Biotech Bubble; China Crash; Rate Rumble: How Goldman Is Hedging The "What Ifs"

Biotech Bubble; China Crash; Rate Rumble: How Goldman Is Hedging The "What Ifs"

It is no secret that in recent weeks Goldman has been particular bearish (if only to the outside world), with statements such as the following by chief equity strategist David Kostin:

… by almost any measure, US equity valuations look expensive. The typical stock in the S&P 500 trades at 18.1x forward earnings, ranking at the 98th percentile of historical valuation since 1976. For the overall index, the aggregate forward P/E multiple equals 17.2x, a rise of 63% since September 2011, compared with the median expansion of 48% during 9 previous P/E expansion cycles. Financial metrics such as EV/EBITDA, EV/Sales, and P/B also suggest that US stocks have stretched valuations. With tightening on the horizon, the P/E expansion phase of the current bull market is behind us.”

So with the firm not expecting much if any stock market upside at this point, all else equal, it is only logical that it must be expecting downside. Or so it would like its clients to believe.

Which is perhaps why this afternoon, the 200 West firm with alumni manning every single central bank of relevance, released a note covering what are the three biggest market concerns, i.e., bubbles, and how Goldman is hedging them, or as Goldman puts it, the “what if” scenarios. To wit:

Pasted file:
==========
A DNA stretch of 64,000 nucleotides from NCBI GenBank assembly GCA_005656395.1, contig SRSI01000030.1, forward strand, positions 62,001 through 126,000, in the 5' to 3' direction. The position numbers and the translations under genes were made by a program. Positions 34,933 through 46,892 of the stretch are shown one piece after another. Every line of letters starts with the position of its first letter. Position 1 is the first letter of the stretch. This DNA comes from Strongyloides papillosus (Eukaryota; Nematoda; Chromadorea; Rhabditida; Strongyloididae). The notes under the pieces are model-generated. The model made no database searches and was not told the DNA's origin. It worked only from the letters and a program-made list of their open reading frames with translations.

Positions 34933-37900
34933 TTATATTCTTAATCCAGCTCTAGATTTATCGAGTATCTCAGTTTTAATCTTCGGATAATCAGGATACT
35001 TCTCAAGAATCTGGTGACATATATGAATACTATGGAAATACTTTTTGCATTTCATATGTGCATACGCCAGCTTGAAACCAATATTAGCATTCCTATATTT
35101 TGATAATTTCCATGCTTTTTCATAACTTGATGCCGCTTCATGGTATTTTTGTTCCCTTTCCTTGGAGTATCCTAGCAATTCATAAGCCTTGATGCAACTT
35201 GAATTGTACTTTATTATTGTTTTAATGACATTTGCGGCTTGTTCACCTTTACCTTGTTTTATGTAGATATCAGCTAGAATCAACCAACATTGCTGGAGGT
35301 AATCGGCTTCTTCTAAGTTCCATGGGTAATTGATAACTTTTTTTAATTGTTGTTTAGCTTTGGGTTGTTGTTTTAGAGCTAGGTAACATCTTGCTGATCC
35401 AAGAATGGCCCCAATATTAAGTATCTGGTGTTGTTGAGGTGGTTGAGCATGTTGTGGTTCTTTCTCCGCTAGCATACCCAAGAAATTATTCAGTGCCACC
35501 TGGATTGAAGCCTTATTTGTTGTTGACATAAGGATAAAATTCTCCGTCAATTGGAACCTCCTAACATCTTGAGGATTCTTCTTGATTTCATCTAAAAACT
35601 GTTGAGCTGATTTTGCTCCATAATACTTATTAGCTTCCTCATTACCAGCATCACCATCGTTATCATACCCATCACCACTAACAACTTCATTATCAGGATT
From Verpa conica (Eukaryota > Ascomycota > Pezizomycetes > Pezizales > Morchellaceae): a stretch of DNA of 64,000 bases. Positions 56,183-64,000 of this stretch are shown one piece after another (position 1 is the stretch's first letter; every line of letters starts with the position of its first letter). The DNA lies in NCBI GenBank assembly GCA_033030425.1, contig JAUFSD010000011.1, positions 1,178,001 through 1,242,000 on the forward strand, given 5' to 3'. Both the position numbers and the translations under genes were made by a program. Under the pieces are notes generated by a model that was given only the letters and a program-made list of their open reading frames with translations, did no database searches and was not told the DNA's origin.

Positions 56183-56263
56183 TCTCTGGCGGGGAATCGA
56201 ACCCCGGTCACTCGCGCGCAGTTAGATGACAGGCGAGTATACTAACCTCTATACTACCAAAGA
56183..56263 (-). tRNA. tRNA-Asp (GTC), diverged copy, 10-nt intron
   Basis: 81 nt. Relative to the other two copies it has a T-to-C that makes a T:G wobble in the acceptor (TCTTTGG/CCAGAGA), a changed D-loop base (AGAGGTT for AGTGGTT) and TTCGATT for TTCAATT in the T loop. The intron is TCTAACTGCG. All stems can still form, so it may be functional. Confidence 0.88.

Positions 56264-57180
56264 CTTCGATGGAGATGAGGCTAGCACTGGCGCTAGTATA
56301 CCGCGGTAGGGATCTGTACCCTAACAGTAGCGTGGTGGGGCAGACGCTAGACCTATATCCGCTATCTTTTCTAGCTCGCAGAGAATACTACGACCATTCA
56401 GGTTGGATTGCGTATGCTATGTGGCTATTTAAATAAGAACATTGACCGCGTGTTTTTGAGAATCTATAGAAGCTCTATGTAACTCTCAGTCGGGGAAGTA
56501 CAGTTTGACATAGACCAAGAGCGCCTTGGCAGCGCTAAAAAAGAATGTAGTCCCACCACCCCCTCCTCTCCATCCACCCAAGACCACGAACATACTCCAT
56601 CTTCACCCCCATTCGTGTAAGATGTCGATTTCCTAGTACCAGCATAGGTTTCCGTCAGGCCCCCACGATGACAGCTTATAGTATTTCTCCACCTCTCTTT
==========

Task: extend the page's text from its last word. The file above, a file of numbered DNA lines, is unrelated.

In today’s report we examine several “what-if” scenarios on several key debates in the market with a focus on out of consensus ideas. Namely we ask 1.) How does one monetize a potential drawdown in Biotech. 2.) What stocks work better if the FED moves faster than expected? and 3.) What if China reforms don’t do the trick?

Said otherwise, Goldman is hedging the biotech bubble, the China crash, and the rate rumble. Here’s how.

First, Biotechs

Many investors we speak to are concerned about a pullback in Biotech. It is easy to see the underlying sources of concern given strong sector outperformance, negative FCF for smid-caps, and increasingly early stage IPOs. While there are many reasons to be optimistic (strong new product cycles, advances in I/O and gene therapy, M&A), there are potential headwinds on the horizon. S&P Biotech (SPSIBITR) is up 85% in the past year and has outperformed the SPXTR by 250% over the past 5 years. In 2014, there were 71 IPOs, up 90% from 2013 as Venture Capital accelerated exits. Excitement has pushed the median stock to 11.6x EV/sales despite 90% of the NBI being unprofitable.

Concerns that might have caused volatility in recent months:

  1. Availability of capital may quickly vanish with a broad market self-off or rate shock. Either could disproportionately pressure biotech.
  2. Pipeline setbacks have caused recent volatility in a few smid-cap biotechs including AERI (Oct 2013 IPO). CLDN (Jan 2014 IPO) and EBIO (Feb 2014 IPO).
  3. Lockup expirations have also been cited by investors as a source of weakness for some stocks such as FGEN and ATRA in recent months.

How to Hedge: Buy XBI Dec 10% out-of-the-money puts for 5%. XBI puts (S&P biotech ETF) are attractive to hedge against a sell-off. XBI 3m implied volatility of 29% is near the lows vs. the past year, showing investors are complacent about risks. We prefer Dec XBI options as the XBI contains more smid-cap biotech and December options capture the critical fall conference season where data from recent trials is often made public. Put buyers risk losing their premium paid.

Next: Interest Rates